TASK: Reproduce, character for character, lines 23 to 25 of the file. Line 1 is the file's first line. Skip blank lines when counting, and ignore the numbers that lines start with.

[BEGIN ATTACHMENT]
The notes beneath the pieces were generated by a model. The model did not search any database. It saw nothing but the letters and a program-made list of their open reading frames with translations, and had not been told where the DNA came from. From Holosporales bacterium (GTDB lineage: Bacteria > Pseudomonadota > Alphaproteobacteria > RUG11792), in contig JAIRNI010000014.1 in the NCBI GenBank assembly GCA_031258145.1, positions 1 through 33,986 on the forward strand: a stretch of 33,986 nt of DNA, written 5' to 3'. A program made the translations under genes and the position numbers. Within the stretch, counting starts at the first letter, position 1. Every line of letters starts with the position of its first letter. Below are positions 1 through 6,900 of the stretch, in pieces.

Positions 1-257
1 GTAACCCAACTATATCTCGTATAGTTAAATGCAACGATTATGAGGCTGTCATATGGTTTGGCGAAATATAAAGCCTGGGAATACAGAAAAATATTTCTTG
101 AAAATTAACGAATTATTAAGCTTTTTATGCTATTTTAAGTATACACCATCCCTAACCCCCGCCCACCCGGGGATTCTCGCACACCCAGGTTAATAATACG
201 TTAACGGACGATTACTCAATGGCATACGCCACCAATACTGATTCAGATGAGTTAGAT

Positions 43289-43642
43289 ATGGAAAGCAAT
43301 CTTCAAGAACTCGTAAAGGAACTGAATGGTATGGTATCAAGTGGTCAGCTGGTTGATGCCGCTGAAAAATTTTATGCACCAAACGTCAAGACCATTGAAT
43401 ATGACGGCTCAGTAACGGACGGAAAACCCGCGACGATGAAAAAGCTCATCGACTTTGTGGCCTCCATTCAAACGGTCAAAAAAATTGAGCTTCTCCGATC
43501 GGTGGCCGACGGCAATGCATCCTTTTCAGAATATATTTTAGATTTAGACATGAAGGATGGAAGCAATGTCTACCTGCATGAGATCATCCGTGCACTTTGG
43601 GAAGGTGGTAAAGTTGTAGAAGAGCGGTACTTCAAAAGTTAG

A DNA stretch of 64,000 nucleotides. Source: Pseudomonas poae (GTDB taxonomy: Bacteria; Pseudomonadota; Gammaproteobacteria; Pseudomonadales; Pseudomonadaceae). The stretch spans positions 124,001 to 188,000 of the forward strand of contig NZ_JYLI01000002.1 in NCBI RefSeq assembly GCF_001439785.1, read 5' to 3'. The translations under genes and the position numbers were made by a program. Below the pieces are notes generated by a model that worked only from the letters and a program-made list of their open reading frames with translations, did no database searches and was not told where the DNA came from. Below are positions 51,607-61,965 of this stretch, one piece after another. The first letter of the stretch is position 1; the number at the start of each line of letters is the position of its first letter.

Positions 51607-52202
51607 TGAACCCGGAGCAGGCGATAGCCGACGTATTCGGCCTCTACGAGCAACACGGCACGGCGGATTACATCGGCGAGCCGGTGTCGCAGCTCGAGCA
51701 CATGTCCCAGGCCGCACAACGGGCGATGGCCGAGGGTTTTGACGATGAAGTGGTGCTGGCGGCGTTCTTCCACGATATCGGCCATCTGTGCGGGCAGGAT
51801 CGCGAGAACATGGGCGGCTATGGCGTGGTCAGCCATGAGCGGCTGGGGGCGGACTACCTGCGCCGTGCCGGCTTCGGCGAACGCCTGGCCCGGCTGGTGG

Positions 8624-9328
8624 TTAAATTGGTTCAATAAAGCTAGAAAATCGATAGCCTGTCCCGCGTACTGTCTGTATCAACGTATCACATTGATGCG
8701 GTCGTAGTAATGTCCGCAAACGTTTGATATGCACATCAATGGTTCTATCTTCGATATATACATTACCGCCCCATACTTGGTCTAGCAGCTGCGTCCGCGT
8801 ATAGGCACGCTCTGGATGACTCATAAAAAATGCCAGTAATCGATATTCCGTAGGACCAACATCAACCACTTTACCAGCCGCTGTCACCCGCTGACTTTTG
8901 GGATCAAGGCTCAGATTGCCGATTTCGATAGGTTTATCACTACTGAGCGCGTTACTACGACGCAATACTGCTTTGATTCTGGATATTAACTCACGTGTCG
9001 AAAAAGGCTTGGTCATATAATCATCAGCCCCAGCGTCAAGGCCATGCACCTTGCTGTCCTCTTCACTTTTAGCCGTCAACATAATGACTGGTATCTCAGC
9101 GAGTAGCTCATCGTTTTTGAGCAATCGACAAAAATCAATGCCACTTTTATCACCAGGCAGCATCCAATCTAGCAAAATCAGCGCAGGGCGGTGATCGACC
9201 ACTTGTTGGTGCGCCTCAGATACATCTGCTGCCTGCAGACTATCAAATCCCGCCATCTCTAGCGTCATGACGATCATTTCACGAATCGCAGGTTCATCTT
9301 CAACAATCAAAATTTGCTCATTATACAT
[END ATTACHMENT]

9101 GAGTAGCTCATCGTTTTTGAGCAATCGACAAAAATCAATGCCACTTTTATCACCAGGCAGCATCCAATCTAGCAAAATCAGCGCAGGGCGGTGATCGACC
9201 ACTTGTTGGTGCGCCTCAGATACATCTGCTGCCTGCAGACTATCAAATCCCGCCATCTCTAGCGTCATGACGATCATTTCACGAATCGCAGGTTCATCTT
9301 CAACAATCAAAATTTGCTCATTATACAT